Alfred the Great died in 899 and subsequently interred in Winchester Cathedral. He is believed to have been moved outside of the city in 1110, along with his wife Ealhswith, by Benedictine monks to their new minster at Hyde Abbey. When the monastery was dissolved by Henry VIII in 1539, its treasures were destroyed or dispersed, but the bones of Alfred and his family remained. In 1788, convicts built a prison on the site, found the grave, stole lead from the coffin, and scattered the bones. Could this be the last chapter of the greatest Anglo-Saxon king?
After years of research, an unmarked grave in the churchyard of St. Bartholomew’s in Winchester is believed to be the last resting place of Alfred the Great (or at least a piece of him). Before the 12th century, only royals and monks were permitted to be buried at the St. Bartholomew’s. The diocese exhumed the remains, fearing that grave robbers might disturb them. There has been great interest in royal burials since the discovery of Richard III’s body under a Leicester parking lot in 2012.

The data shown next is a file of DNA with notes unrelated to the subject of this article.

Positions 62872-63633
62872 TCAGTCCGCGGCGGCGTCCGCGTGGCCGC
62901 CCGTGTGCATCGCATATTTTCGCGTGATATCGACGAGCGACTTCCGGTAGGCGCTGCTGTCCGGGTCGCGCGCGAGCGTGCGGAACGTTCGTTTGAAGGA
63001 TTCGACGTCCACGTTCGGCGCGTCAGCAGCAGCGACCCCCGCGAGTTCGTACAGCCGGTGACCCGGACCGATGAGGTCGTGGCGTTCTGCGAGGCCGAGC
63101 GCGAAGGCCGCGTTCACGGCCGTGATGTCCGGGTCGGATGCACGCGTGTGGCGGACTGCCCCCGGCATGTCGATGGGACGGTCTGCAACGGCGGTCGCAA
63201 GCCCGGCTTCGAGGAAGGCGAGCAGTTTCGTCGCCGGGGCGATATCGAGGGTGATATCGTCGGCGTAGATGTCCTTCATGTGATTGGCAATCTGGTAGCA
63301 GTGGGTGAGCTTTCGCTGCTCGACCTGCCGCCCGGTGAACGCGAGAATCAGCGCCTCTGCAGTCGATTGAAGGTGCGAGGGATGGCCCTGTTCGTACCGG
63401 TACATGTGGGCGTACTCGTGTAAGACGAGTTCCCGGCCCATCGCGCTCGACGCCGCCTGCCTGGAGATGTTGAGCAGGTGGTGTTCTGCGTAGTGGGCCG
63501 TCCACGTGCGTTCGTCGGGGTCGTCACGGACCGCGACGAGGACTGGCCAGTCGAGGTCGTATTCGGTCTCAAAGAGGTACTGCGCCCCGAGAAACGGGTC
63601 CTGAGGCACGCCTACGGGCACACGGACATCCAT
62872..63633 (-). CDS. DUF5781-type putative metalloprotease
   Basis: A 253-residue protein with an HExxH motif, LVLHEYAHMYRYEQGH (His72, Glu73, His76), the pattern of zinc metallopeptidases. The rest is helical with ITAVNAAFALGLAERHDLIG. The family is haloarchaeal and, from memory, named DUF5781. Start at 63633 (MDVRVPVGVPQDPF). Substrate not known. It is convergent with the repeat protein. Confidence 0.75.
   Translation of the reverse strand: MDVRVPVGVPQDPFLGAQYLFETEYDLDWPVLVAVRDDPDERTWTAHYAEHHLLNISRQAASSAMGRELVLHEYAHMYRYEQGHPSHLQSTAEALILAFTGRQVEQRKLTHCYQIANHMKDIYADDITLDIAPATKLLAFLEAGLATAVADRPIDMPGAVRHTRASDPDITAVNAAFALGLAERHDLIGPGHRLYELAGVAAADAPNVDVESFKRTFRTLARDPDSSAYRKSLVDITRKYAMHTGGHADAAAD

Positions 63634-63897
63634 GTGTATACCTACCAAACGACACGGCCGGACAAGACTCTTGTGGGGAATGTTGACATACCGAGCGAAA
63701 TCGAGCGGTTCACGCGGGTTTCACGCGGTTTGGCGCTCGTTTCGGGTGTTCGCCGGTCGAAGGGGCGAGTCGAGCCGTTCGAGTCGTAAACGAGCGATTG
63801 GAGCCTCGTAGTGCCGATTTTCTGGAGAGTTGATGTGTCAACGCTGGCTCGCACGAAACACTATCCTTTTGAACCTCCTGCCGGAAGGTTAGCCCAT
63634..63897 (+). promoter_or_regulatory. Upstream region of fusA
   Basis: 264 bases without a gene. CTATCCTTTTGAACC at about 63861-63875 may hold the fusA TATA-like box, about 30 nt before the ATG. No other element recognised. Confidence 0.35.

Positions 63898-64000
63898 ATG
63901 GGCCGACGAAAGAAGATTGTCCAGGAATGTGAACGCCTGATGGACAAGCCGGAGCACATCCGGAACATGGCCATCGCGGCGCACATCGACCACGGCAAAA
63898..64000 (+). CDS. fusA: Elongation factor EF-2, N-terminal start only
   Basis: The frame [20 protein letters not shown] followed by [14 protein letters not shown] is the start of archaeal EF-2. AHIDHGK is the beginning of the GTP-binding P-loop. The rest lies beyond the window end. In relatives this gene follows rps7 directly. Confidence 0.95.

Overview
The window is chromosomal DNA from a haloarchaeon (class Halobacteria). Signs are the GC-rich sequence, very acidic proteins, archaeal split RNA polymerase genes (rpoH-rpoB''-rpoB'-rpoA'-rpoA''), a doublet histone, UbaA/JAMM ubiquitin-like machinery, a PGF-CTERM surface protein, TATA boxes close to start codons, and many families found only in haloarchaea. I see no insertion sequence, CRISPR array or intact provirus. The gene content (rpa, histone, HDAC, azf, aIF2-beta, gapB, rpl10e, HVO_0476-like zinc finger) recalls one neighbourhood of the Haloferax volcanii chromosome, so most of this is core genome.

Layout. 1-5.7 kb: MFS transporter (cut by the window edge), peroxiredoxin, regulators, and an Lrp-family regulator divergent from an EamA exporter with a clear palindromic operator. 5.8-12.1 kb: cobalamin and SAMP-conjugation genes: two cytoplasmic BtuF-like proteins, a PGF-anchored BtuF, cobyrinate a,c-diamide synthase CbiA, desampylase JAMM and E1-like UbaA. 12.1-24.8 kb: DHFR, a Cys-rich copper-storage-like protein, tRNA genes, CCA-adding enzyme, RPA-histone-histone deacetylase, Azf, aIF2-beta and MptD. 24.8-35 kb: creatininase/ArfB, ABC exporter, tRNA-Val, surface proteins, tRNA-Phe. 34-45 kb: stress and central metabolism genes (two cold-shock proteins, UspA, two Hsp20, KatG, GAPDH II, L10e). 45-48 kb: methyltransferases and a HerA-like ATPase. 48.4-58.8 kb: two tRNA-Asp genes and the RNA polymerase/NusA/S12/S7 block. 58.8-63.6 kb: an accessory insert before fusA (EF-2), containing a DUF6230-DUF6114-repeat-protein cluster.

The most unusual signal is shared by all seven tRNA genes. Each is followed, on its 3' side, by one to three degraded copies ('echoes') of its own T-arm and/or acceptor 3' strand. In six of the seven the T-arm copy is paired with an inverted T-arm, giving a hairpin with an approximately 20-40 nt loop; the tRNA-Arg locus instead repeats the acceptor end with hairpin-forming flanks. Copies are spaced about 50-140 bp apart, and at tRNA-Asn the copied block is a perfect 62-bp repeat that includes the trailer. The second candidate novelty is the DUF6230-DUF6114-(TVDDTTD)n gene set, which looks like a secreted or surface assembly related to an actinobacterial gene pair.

University of Winchester archaeologists received permission from the diocese to examine the collection of skulls and bones from the churchyard. They hope to sort out the sex and ages of those remains. DNA testing would require finding a living relative of the 9th century king.
- Grave of ‘Alfred the Great’ Winchester church exhumed“, BBC News, Hampshire & Isle of Wight, 2013-03-26
- “Unmarked grave dug up in hunt for England’s King Alfred the Great“, CNN, 2013-03-27
- “Search for a Saxon king: Archaeologists hope to find Alfred the Great in an unmarked grave in Winchester“, MailOnline, 2013-08-09
- “Alfred The Great Remains Found? Researchers Analyze Bones In Search Of Ninth-Century Monarch“, Huffington Post, 2013-08-13